China has investigated a former senior politician for corruption, the country's top watchdog said Saturday, the latest top official to be caught up in a sweeping anti-graft campaign.
Yang Jing was secretary-general of the state council, the country's cabinet, and had once been considered a likely pick for vice premier.
But now he has been demoted due to "severe disciplinary violations" the official Xinhua news service said, adding that he would be put on probation for a year after admitting his errors.
Yang was accused of using his position to benefit himself and his family and "associating with lawless businessmen and members of society".
It was unclear whether he will be subject to criminal charges.
Yang, who is of Mongolian ancestry, is one of the few ethnic minorities to have risen to the highest ranks of power in China, where most top politicians are from the Han majority.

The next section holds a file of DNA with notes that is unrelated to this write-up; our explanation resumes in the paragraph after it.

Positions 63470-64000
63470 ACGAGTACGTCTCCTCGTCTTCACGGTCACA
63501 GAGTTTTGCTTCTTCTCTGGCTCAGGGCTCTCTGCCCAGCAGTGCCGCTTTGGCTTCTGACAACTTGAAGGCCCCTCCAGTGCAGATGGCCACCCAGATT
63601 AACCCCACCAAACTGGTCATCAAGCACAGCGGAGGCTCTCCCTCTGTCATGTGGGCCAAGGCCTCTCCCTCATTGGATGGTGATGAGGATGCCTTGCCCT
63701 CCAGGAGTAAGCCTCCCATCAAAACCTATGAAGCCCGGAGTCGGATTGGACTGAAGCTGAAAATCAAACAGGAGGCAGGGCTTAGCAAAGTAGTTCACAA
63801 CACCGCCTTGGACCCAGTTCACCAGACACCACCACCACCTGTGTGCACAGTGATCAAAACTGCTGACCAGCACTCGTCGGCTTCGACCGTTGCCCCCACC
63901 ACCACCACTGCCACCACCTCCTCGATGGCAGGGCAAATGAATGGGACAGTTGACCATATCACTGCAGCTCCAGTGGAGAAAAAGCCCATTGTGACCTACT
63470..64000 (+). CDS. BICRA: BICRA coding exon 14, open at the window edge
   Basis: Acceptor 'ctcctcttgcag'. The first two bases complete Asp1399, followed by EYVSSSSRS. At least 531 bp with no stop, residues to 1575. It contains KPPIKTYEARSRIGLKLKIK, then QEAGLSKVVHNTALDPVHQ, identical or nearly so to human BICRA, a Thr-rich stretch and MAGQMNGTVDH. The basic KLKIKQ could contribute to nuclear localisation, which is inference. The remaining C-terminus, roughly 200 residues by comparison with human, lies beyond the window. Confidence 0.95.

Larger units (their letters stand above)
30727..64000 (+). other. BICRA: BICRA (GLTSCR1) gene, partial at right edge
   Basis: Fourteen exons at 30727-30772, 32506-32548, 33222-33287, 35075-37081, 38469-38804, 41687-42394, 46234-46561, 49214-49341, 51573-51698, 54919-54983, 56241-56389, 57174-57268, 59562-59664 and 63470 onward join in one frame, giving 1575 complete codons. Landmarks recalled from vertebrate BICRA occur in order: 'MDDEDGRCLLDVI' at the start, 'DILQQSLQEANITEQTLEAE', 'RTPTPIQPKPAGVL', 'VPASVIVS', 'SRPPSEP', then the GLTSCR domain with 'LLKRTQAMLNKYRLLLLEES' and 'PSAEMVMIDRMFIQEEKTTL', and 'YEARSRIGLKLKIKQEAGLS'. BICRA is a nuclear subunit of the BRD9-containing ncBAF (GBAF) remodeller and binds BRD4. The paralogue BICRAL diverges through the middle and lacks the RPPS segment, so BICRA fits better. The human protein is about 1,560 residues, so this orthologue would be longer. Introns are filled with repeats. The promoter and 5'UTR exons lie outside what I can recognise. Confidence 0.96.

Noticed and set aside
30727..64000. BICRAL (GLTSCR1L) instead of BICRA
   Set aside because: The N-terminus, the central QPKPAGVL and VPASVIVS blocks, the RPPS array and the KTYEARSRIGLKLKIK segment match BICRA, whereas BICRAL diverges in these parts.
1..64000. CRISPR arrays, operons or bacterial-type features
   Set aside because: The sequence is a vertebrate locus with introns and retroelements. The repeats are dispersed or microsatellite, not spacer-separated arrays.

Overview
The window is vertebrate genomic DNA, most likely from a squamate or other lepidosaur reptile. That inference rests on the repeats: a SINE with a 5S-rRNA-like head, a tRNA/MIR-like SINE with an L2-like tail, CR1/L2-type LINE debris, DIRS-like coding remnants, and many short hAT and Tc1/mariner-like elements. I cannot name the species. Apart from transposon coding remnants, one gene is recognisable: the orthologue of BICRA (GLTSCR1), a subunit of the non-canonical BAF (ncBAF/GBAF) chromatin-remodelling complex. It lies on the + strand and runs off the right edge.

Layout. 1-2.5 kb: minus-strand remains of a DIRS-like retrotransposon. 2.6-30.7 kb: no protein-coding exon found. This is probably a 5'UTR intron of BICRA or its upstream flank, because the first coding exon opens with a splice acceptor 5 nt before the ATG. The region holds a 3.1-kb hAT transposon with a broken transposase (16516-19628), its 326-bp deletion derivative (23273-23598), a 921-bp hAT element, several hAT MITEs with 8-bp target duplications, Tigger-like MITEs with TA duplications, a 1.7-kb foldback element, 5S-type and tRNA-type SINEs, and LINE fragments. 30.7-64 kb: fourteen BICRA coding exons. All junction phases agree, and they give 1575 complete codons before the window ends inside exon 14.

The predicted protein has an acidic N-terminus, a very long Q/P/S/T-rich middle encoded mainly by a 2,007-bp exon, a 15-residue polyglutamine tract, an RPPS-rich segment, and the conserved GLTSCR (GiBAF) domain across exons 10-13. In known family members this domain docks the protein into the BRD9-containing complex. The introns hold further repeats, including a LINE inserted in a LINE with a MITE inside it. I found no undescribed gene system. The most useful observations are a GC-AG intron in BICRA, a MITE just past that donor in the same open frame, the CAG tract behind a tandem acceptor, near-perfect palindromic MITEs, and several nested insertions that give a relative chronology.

He spent decades working in Inner Mongolia, rising to become the region's chairman before being put in charge of the State Ethnic Affairs Committee.
In 2013, he was promoted to the state council, where he was considered a rising star.
But he failed to earn a spot in a top leadership circle of the ruling Communist Party, known as the Central Committee, during a twice-a-decade political gathering last October, stoking speculation that he could soon fall victim to President Xi Jinping's anti-corruption campaign, which has claimed huge numbers of scalps at all levels of government.
While Xi's effort to rid China of its endemic graft has been immensely popular, it has also raised concerns that the president is using it as a tool to consolidate his political power and eliminate potential opponents.